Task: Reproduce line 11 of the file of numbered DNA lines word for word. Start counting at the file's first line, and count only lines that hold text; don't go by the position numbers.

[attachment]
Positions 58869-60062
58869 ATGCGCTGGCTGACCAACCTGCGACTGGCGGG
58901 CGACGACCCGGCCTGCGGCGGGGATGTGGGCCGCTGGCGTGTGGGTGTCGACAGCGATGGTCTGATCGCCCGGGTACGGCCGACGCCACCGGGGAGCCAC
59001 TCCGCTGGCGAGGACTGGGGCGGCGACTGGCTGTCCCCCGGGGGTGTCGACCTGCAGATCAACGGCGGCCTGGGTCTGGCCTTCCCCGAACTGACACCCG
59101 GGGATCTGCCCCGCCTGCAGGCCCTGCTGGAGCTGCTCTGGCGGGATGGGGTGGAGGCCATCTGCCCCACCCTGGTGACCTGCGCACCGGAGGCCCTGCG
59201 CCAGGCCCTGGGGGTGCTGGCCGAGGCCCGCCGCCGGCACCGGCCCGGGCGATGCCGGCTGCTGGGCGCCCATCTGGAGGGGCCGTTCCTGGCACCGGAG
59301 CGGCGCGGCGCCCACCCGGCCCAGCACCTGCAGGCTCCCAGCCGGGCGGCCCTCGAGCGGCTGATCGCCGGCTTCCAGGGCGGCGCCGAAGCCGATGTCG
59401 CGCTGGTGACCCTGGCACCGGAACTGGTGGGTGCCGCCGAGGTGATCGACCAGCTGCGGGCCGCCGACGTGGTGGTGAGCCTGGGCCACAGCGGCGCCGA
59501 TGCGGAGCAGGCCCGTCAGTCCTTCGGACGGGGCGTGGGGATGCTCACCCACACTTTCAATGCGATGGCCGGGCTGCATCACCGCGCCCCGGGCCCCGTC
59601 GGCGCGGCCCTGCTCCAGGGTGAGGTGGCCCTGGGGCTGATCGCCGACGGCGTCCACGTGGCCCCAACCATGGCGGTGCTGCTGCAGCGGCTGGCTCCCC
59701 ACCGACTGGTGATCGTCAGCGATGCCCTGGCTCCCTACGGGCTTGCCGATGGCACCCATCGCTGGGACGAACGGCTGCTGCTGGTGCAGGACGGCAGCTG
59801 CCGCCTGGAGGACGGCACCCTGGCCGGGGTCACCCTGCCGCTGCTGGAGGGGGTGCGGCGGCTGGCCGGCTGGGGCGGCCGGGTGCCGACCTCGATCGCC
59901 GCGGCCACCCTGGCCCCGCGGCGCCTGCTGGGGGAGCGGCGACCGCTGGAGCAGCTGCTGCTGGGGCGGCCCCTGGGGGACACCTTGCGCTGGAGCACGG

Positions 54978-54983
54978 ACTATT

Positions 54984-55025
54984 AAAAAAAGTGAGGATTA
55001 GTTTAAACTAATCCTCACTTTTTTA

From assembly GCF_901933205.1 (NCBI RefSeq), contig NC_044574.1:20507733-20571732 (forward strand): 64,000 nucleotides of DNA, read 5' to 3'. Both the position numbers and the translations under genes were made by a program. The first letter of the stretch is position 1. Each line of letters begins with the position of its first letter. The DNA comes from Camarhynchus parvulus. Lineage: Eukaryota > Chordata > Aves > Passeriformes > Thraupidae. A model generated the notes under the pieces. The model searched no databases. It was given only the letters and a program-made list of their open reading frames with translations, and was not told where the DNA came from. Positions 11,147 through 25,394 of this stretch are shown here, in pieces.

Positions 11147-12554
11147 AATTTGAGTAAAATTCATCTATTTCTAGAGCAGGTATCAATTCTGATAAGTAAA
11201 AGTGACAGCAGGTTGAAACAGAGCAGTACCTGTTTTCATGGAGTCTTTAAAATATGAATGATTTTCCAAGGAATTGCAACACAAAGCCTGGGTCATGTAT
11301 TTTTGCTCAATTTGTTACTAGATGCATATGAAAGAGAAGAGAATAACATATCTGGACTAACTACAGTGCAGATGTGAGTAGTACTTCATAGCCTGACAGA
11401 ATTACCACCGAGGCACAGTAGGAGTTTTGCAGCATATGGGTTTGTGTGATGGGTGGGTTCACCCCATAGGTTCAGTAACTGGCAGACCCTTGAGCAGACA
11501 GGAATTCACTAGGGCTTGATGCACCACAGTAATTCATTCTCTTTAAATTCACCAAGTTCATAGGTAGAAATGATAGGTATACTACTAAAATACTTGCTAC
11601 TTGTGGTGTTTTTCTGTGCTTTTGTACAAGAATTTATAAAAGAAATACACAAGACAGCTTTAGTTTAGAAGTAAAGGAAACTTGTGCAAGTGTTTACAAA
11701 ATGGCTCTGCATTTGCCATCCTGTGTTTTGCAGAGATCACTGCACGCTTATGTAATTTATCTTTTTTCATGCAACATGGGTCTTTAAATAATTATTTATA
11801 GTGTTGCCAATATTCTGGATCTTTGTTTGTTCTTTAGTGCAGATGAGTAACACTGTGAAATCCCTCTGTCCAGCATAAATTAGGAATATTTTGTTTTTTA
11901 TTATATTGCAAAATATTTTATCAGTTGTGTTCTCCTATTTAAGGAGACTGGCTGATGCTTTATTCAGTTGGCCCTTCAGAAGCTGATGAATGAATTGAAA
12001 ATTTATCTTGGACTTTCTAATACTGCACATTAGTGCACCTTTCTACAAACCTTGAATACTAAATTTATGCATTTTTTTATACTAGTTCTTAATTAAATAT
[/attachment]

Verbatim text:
59701 ACCGACTGGTGATCGTCAGCGATGCCCTGGCTCCCTACGGGCTTGCCGATGGCACCCATCGCTGGGACGAACGGCTGCTGCTGGTGCAGGACGGCAGCTG